The Present and Future of African Fuel Retail
The end of the mass-sale of the majors’ assets left space for smaller players and adjustments only. But fast-growing markets, driven by demand for transport fuels, vehicle fleet growth and population and urbanisation trends, opened opportunities for organic and small-scale inorganic (i.e. via acquisitions) growth of existing players and new entrants. This, in turn, resulted in a new wave of consolidation of assets opening the way in for more large and small international trading companies (e.g. Glencore, Mocoh) and investors’ participation (e.g. Sahara, Vivo IPO).
In addition to this, state oil companies continue to show keen interest in taking part of this fast-growing sector, e.g. BOL in Botswana, Namcor in Namibia, EPSE in Ethiopia, GOC in Gabon, T-Oil in Togo, Genesis (NOIC) in Zimbabwe, Nocma in Malawi, etc.
There is still an opportunity, left open by exiting players or consolidation strategies of remaining players resulting in resale of existing assets. These opportunities may allow existing players and new entrants to enhance their positions and increase market shares. But more importantly, the overall market growth prospects will provide an even greater opportunity for volume growth and increase in revenue. For the first time, the African marketing and retail sector is seen as an attractive investment for private equity and other international capital, as demonstrated by the IPOs, sales, and mergers and acquisitions that have already taken place over the past couple of years.
Urbanisation, technology, rising incomes, political stability and better governance are all significant reasons why businesses should prioritise Africa over other regions of the world. Africa has the potential to be the world’s next great growth market.
African cities by population in 2035, millions of people
Some existing challenges will persist into the future, including infrastructure, electricity supply, high operating costs in rural areas, and price and margin regulation. Retailers faced with tight margins typically seek to supplement fuel sales with non-fuel sales.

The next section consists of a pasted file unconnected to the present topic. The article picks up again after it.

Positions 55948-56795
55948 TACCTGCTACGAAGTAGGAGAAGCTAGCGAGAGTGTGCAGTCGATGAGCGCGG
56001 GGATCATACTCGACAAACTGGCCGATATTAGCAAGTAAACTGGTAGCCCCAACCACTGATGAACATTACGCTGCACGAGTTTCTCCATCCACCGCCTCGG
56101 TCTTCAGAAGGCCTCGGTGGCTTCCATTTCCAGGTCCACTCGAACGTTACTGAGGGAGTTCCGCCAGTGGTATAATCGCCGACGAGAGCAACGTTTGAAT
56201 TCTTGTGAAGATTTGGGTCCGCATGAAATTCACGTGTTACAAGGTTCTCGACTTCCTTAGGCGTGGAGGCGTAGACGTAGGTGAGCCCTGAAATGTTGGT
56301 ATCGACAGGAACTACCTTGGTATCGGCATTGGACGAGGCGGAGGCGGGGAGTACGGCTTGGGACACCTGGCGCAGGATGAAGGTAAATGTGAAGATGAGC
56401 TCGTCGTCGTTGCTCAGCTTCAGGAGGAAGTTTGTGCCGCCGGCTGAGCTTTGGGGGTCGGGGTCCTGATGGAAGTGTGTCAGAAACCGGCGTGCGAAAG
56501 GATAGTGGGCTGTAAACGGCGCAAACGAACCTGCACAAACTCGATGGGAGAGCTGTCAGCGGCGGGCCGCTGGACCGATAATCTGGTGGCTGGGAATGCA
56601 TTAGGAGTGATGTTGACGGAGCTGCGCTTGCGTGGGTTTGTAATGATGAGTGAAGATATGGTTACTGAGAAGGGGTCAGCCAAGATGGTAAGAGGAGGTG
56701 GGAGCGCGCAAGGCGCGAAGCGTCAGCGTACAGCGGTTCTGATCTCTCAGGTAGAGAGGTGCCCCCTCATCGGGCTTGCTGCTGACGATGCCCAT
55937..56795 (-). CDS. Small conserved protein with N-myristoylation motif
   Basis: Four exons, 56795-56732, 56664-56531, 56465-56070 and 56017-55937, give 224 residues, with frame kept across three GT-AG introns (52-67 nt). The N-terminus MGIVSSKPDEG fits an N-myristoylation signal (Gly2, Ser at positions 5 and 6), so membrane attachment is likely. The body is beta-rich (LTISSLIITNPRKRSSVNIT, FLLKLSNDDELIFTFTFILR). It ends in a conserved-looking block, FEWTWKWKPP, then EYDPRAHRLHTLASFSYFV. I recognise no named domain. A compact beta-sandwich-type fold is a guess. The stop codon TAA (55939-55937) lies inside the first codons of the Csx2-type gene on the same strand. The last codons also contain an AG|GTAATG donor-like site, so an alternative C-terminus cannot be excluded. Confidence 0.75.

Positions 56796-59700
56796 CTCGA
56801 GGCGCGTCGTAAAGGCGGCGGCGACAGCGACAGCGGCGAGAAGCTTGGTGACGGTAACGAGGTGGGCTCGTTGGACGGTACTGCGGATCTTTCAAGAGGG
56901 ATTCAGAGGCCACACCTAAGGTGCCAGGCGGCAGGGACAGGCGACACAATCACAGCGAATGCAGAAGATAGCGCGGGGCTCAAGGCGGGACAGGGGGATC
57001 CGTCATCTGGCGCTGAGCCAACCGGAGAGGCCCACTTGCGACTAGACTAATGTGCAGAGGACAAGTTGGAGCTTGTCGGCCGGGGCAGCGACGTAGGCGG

But fundamentally, fuel retailers and customers are transitioning fast:
- Rapidly growing and urban middle class with increasing car ownership leads to increased throughput at service stations;
- Goods and people move primarily via roads without viable alternatives and increasing industrial output and demand is driving increased commercial vehicle usage;
- Large and increasing potential for development of non-fuel retail offerings, e.g. restaurants, cafés, car washes, garages, ATMs, other services (e.g. Vivo expanding partnership with KFC);
- Increased importance in the non-fuel retail offer as means of brand differentiation;
- Shift of business focus from fuel retail customers and market share to commercial/non-fuel retail customers;
- Digitalisation of the forecourt (e.g. loyalty cards, move away from cash transactions on to cash-less payment), back-office operations, advertising (e.g. customised advertising, tailor-made offers);
- Increased competition for margins, technology-driven supply chain optimisation strategies;
- A shift from safety being the primary concern at present, to the full spectrum of HSSE.
Elista Georgieva, Executive Director – July 2019
This is an extract of the Insight Paper published in CITAC’s Sub-Saharan Africa Oil Market Report (July 2019)Purchase this Industry Insight